Major stock exchanges tend to have stringent listing requirements, which companies must meet before their shares may be traded. There are many examples of companies with shares being listed for several years, only to be later delisted from the exchange they traded on. These shares need to trade somewhere. Tens of thousands of small and micro-capitalization companies are traded on OTC exchanges around the world.
Both stocks and bonds can be traded over the counter.
There is a difference between two companies each with $1 billion in market capitalization, the first with 10 billion shares priced at $0.10 each and the second with 10 million shares priced at $100, all other things being equal. No company with a market capitalization of that size would maintain such a low share price. The $100 price is much more likely. Why do companies do this? The reasons are elusive. In general, the tighter a company’s float, the more pronounced an effect large buying has on the price of a stock. Major successful stocks, such as Microsoft (MSFT), Facebook (FB), and Tesla (TSLA) all first listed their shares on the NYSE or Nasdaq with prices above $10.
Most common stocks with real potential are priced over $15 per share and are listed on the NYSE or Nasdaq. Stocks priced below $1, which trade over-the-counter, have murkier financial outlooks, and are generally very speculative and risky.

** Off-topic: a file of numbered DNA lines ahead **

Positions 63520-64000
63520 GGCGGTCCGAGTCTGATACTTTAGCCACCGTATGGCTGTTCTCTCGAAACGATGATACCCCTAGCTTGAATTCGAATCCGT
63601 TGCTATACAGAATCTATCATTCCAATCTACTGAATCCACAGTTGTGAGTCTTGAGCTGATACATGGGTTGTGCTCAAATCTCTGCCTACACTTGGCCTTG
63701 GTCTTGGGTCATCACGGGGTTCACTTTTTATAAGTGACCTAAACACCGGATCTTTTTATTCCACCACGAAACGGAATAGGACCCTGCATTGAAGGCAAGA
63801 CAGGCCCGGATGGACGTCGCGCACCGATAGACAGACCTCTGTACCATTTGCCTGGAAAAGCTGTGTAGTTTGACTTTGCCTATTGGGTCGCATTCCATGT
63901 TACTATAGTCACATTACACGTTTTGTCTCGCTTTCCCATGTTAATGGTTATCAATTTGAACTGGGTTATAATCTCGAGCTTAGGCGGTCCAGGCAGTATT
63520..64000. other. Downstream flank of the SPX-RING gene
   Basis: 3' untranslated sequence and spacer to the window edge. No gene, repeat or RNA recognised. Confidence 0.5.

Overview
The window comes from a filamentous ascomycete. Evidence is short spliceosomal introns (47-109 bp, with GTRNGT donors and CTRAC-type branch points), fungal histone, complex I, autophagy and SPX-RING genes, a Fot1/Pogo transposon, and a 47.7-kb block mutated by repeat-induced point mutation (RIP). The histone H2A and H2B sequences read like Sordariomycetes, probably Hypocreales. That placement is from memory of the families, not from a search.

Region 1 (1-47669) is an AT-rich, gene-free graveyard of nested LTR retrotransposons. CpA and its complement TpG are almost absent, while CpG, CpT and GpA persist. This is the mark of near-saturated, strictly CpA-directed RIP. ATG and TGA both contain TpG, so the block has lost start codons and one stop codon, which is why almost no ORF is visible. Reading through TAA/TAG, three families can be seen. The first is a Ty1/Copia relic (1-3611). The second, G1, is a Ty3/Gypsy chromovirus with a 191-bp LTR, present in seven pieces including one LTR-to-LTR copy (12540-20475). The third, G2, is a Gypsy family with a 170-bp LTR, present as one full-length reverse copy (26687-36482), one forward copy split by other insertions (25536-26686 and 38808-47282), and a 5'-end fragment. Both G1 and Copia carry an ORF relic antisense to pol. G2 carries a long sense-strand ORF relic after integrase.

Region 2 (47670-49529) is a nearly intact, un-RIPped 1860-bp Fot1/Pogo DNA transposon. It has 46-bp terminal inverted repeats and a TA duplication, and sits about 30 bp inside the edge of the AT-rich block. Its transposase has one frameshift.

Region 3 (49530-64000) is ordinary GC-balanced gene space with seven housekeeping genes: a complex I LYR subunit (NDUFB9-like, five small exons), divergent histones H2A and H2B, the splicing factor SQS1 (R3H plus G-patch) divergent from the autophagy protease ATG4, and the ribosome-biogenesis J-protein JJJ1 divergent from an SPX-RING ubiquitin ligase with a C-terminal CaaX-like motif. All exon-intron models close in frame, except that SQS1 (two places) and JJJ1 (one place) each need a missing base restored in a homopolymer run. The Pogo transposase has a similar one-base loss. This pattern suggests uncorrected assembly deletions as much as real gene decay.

Can Investors Short Sell OTC Stocks?
Although short selling is allowed on securities traded over-the-counter, it is not without its share of potential problems.
Short selling on the OTC market is extremely risky because these stocks are often very thinly traded, which makes them very illiquid. This illiquidity can prove hazardous if an investor needs to cover an increasingly unprofitable short position. If the volume is very low, covering the position may become a very unlikely prospect.
Another problem that has arisen with short selling in OTC securities is the use of pump and dump schemes. These schemes are done by con artists who use the internet and spam emails to heavily promote a thinly traded stock in which they have long positions. When this happens, the result is often a high spike in the price of the stock, followed by a fall. However, the initial spike will devastate any investor with a short position. These schemes often use OTC stocks because they are relatively unknown when compared to exchange-traded stocks.
- Over-the-counter stocks are not traded on a major exchange and generally trade under $1.
- Investors can trade OTC stocks through a discount or full-service broker.
- OTC transactions can take place through the Over-the-Counter Bulletin Board or through Pink Sheets.
- Short selling OTC stocks can be risky because they are thinly traded.
The Bottom Line
Although investing in OTC securities seems very simple, they can be riskier than stocks listed on exchanges. OTC stocks are often from companies that are extremely small, with market caps around $50 million or smaller. These companies offer very little information, which may be difficult to find. They are extremely illiquid and can make it hard to find a buyer.